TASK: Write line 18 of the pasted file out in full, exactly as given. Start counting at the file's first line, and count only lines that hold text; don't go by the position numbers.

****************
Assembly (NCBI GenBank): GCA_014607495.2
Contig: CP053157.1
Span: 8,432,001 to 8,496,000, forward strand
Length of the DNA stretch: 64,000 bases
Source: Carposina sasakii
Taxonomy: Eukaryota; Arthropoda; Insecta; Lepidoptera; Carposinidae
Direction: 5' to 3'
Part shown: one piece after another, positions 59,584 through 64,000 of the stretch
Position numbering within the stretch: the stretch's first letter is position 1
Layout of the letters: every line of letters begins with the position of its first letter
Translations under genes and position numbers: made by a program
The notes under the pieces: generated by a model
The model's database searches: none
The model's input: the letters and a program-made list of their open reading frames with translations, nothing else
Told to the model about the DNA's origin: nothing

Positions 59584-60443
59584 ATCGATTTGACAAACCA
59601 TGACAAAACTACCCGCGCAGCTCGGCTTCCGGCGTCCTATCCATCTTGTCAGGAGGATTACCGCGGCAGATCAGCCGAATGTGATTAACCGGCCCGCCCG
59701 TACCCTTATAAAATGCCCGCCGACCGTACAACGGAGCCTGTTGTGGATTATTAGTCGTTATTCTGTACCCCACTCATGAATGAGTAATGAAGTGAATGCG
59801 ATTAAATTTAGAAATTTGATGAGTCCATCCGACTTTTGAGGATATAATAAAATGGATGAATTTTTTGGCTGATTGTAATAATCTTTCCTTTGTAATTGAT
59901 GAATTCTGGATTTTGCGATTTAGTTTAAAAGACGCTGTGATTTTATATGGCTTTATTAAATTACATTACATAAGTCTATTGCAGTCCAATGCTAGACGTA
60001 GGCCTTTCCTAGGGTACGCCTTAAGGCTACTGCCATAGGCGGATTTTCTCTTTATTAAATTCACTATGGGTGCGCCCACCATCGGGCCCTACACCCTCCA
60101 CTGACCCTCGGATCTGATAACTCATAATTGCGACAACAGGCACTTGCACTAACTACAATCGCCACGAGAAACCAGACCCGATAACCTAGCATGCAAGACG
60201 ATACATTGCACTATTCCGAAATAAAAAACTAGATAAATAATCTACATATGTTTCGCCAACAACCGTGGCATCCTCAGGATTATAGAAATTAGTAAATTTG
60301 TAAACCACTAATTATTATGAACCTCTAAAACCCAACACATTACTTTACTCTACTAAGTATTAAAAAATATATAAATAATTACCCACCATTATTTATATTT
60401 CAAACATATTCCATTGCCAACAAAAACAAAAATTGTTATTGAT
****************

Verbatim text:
59601 TGACAAAACTACCCGCGCAGCTCGGCTTCCGGCGTCCTATCCATCTTGTCAGGAGGATTACCGCGGCAGATCAGCCGAATGTGATTAACCGGCCCGCCCG